‘All alone it rose and looked across the marshes to the forest. The Lonely Mountain! Bilbo had come far and through many adventures to see it, and now he did not like the look of it in the least.’
It’s now 80 years since the publication of JRR Tolkien’s classic tale of Bilbo Baggins. During the intervening years much has been learnt about the landscapes which inspired the author to write both The Hobbit and the epic follow up, The Lord of the Rings and such places continue to arouse writers and artists alike.
One such landmark was The Lonely Mountain, the home of the dragon Smaug and the final destination for Bilbo, Gandalf and the company of twelve dwarves. With no other peaks nearby to provide perspective or temper its imposing frame, it loomed large over Tolkien’s world, exposed to the elements it was, in its creator’s own words, “ominous and drear”. Shrouded in fog and full of mystery, the Malvern Hills (see above) are the inspiration for Tolkien’s White Mountains of Gondor.
Here are some of the best “lonely mountains” to spark the start of your own great tale
Pendle Hill, Lancashire
Detached from the Bowland Fells to the northwest, the Pennines to the east and the West Pennine Moors to the south, Pendle Hill is often cited as the real Lonely Mountain. Tolkien often visited his eldest son in the nearby Ribble Valley, where the presence of the hill was a dominant figure. With a Bronze Age burial site at its summit, it seems like an apt setting for the “Battle of the Five Armies” in The Hobbit.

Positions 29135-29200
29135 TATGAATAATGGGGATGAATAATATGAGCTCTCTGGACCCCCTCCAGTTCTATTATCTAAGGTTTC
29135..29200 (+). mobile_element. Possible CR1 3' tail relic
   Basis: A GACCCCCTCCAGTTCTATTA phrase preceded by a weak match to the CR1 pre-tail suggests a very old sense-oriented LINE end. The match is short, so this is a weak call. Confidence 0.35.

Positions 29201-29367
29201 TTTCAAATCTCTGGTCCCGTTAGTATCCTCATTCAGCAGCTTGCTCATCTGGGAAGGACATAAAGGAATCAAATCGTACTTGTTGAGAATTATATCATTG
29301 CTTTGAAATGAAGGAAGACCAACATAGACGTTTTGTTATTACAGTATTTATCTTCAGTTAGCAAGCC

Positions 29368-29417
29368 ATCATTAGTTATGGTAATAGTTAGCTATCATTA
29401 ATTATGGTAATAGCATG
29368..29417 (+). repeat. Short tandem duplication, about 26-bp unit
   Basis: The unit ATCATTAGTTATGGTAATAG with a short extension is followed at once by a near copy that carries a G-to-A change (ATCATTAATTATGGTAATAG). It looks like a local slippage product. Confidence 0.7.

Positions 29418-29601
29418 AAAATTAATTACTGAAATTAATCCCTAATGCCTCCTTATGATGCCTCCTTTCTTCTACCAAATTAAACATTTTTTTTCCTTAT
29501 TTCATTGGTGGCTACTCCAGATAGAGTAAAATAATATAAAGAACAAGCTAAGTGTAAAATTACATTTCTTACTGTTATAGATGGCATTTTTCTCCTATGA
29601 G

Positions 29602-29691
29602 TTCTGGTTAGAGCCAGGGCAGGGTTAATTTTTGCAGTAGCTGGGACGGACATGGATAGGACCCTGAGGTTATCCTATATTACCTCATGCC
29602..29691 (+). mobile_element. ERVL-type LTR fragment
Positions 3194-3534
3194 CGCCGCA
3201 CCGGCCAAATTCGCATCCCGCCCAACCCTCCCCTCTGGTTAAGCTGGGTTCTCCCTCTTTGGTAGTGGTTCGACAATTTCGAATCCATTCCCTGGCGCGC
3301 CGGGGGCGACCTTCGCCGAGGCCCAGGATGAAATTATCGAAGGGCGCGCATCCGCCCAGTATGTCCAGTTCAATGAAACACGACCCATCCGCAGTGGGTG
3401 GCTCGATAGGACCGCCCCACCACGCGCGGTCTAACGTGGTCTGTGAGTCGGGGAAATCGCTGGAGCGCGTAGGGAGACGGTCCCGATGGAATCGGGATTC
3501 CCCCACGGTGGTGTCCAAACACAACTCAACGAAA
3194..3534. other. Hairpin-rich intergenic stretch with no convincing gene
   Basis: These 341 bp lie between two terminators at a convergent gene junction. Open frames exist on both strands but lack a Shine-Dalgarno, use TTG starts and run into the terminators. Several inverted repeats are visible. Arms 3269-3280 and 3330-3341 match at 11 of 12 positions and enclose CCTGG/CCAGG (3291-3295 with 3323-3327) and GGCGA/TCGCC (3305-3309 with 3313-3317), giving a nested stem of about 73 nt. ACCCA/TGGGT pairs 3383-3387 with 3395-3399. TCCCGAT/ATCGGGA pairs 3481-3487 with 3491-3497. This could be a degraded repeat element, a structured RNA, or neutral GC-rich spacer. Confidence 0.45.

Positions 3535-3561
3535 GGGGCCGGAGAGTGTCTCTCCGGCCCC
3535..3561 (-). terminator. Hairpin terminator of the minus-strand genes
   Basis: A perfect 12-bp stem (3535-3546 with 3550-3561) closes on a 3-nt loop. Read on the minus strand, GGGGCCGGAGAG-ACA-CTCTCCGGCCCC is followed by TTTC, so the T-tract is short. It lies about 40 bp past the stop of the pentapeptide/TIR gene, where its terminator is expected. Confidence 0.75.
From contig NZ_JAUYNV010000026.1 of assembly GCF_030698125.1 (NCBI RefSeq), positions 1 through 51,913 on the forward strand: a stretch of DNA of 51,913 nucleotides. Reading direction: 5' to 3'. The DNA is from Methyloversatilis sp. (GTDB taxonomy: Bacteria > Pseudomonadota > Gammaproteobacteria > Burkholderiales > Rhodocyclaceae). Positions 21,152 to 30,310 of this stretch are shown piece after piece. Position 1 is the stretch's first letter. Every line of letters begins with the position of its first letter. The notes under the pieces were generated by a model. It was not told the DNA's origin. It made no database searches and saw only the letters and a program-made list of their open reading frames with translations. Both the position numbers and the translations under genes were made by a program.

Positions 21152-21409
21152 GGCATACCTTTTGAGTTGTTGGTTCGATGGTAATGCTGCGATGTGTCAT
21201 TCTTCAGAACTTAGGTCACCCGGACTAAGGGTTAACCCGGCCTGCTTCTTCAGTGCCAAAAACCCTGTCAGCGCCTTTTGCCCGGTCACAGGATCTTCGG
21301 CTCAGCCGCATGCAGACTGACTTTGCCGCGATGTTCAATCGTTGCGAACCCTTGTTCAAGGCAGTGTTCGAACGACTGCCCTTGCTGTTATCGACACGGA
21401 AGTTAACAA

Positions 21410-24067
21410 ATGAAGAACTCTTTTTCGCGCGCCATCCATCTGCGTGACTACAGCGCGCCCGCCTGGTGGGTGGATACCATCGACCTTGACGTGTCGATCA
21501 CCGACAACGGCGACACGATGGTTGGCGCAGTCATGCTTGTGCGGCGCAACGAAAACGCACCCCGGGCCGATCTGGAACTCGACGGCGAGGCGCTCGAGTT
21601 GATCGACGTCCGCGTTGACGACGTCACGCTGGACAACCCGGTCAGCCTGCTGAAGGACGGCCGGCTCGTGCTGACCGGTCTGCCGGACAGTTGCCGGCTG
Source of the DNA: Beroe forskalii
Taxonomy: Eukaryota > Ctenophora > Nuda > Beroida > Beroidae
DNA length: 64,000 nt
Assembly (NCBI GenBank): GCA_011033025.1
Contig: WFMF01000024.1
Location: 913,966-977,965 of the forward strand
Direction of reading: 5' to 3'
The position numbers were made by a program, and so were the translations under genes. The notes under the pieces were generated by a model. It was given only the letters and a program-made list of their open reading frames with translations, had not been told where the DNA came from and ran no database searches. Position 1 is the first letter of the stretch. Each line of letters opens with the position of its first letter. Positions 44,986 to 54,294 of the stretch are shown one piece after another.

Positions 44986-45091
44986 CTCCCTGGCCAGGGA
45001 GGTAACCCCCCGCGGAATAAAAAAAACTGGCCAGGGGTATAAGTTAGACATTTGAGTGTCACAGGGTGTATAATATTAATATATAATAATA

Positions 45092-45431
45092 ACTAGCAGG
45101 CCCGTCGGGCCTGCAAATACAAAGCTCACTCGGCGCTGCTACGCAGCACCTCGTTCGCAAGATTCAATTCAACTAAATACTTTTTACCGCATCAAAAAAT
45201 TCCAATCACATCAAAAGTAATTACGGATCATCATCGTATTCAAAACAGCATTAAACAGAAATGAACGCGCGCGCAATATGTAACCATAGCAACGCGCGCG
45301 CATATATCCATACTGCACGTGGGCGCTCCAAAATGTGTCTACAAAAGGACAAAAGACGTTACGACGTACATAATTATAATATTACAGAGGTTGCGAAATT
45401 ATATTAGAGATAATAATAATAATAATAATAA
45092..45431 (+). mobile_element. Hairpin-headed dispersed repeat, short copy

Moel Siabod, Snowdonia
Itself nicknamed “The Lonely Mountain”, Siabod is a solitary place. At 2860 feet/ 872 metres it is only the 22nd highest peak in Wales yet has a sense of isolation all of its own. Perhaps that’s why it features in another fantasy series, The Duncton Chronicles by William Horwood. It is also famous for the spectacular views it provides, as on a clear day it is possible to see 13 of Wales’ 14 highest peaks from the summit.
Caiteshal, Isle of Lewis
It’s often not the destination but the journey itself that makes a successful story. Considered by many to be the hardest hill to reach in Britain, Caiteshal provides something of both. Extending out across Loch Seaforth, this is wild and lonely terrain that is best reached by boat rather than land. Make sure you remember your notepad and pen as it’s a long way back.
Buachaille Etive Mòr: Scottish Highlands
Spreading from the already spectacular landscape of Glen Coe, Buachaille is famous for the pyramid shape of its highest peak, Stob Dearg. Viewed from the ground, with the morning mist rising from the surrounding rivers, it takes on almost mythical proportions. Known as both “The Great Herdsman of Etive” and “The Guardian of the Glen”, it is easy to find inspiration here.
Walking routes: conquer a mountain
Take on this tough upland walk, following a 100-year-old wall over peaks and cols through Northern Ireland’s Mountains of Mourne
Venture into the Moelwynion mountain range in Wales, climbing through a prehistoric landscape to the pyramidal zenith of mighty Cnicht
Steep, wild and remote, this Scottish giant is one of Britain’s most striking peaks – reaching its summit is difficult, but with spectacular views stretching out across the Highlands, it’s well worth the climb